Israel Award given to Texas Gov.

This is just so odd to me, that I have to pass it along.

Apparently today in Israel, where Texas Gov. Rick Perry has been all week, he received the Defender of Jerusalem award.  Never a dull moment for Rick Perry, the DMN is reporting this, about the award:

But the award also is interesting because of who it comes from – a South Florida foundation started last year by Guma Aguiar and his wife. Brazilian-born Aguiar, 31, who shuttles between Florida and Israel, is the founder of Leor Energy. The company discovered a ridiculously large natural gas field in East Texas several years ago that has turned him into a billionaire.

In January, Aguiar was sued by his uncle, who claimed that Aguiar believes he is the Messiah and is trying to bolster that image by giving away millions of dollars. The suit was dismissed in June.

Um, what?

What’s ironic about the entire situation–Messiah claims aside–are Rick Perry’s own words, a mere three years ago:

Gov. Rick Perry, after a God and country sermon attended by dozens of political candidates Sunday, said that he agreed with the minister that non-Christians will be condemned to hell.

“In my faith, that’s what it says, and I’m a believer of that,” the governor said.

In no way am I judging one’s own personal beliefs, but does it seem odd to anyone else that Perry is visiting this nation in the first place?  Not to mention receiving an award from a man who might claim to be the Messiah?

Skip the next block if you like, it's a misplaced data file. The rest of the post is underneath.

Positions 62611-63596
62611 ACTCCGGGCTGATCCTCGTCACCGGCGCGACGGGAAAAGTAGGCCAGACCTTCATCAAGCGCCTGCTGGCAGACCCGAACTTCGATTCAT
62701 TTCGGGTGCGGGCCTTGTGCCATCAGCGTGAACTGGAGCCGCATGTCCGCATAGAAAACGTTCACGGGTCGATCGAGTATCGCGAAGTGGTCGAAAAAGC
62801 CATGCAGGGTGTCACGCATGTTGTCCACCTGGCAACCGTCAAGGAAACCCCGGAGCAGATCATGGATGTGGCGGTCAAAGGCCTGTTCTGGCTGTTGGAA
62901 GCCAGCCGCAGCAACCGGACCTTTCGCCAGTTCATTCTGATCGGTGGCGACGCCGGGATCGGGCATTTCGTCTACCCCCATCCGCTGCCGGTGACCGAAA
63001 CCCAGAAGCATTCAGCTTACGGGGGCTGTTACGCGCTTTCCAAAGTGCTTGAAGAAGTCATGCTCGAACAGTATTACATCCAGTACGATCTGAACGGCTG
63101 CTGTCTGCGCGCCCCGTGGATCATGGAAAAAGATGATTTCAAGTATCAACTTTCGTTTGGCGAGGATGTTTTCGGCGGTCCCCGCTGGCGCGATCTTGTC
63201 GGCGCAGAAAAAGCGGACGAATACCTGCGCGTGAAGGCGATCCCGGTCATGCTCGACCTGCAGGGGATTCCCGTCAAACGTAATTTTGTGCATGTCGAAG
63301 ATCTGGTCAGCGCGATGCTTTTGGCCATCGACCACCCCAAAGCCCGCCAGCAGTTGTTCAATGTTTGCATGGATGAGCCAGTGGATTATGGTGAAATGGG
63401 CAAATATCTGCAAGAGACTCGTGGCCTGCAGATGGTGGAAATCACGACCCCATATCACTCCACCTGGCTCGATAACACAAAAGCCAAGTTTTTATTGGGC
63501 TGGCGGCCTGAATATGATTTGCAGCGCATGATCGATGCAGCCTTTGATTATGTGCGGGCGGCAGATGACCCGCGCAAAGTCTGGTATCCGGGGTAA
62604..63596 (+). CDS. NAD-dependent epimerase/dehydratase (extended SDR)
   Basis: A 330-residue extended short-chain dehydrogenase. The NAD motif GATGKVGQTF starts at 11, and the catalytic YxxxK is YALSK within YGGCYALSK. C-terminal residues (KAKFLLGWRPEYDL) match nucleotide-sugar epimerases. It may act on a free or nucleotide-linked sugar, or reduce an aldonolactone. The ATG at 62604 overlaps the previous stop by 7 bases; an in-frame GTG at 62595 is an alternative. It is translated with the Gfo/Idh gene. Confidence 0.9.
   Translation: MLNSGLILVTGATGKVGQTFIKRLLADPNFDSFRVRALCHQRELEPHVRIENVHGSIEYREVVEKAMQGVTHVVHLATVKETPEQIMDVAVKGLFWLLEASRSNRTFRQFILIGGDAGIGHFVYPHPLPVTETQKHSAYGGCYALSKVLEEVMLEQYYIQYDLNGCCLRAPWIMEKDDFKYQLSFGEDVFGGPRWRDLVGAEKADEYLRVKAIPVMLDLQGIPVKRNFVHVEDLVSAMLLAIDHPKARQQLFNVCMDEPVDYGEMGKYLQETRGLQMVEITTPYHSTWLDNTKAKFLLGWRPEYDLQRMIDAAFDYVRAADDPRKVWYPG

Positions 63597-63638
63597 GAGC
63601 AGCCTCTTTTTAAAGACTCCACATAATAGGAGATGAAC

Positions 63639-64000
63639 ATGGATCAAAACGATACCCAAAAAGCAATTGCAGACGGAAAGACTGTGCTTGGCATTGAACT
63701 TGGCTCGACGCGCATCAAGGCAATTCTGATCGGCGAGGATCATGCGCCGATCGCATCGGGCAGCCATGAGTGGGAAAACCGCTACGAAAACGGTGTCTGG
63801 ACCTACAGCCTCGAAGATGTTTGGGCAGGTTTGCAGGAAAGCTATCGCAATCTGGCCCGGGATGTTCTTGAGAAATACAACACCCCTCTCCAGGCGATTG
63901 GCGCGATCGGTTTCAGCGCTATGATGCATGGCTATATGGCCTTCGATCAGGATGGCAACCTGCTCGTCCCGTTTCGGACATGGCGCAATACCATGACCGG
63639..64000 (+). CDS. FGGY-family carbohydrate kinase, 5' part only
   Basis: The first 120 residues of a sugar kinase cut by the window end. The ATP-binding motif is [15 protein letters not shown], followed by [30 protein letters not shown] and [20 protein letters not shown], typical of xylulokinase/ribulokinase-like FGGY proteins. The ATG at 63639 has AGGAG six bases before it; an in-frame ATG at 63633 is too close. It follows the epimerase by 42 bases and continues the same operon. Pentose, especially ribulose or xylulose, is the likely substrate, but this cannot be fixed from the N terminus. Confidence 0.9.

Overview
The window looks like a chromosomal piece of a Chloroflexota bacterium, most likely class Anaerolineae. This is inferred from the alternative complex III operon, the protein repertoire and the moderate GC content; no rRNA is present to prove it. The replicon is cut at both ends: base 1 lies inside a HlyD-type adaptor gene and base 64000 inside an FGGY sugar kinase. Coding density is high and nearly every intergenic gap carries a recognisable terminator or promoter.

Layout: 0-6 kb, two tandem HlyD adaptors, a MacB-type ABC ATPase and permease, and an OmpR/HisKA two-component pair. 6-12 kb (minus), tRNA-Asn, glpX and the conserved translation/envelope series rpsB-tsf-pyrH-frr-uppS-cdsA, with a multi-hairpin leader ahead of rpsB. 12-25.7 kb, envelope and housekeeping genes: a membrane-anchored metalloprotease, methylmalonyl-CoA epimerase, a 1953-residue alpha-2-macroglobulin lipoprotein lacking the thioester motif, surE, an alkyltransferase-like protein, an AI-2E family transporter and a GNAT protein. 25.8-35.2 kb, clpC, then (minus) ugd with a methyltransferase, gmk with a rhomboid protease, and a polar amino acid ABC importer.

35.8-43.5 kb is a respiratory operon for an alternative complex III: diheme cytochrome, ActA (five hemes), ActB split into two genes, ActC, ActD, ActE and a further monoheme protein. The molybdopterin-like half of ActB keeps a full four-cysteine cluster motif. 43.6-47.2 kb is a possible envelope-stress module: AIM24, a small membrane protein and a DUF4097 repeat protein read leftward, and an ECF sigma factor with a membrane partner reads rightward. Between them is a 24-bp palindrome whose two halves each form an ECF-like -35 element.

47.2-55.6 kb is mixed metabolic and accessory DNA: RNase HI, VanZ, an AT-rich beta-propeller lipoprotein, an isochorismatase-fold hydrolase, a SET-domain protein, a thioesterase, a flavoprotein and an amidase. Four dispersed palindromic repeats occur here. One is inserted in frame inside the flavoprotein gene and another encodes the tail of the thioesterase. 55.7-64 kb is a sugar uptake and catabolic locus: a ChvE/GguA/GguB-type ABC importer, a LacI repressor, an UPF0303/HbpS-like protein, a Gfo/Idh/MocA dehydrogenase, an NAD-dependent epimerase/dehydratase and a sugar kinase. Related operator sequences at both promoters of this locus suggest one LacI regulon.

Rick Perry’s TTC Quagmire

Gov. Rick Perry has had, over the last decade as governor, an opportunity to appoint many of the state’s agency heads.  One of those is the head of the Texas Transportation agency, TxDOT.  Currently, that post is filled by Deirdre Delisi–Perry’s former chief of staff.  Delisi’s predecessor, Ric Williamson,  was replaced largely because he politicized the post.  This leaves one to wonder why Perry selected Delisi–his top political aid–to be the state’s top transportation official.

She has, according to the Dallas Morning News’ Christy Hoppe, toned down the politically-charged rhetoric of the Williamson era (see Williamson link above).  At least…  until now.

This week, Kay Bailey Hutchison’s campaign has hammered away at Perry for this interview, conducted by the Victoria Advocate:

Perry dodged the question about whether he would support the Trans-Texas Corridor (TTC), Hutchison’s camp says.  And so, as Delisi spoke to a crowd in Irving on Wednesday morning, she forcefully defended her boss, toll roads and the TTC:

But far from shying away from the corridor and private toll roads, Delisi said Wednesday that her department continues to support both, even though most legal authority for private toll deals will expire next month. Lawmakers will discuss renewing that authority in 2011.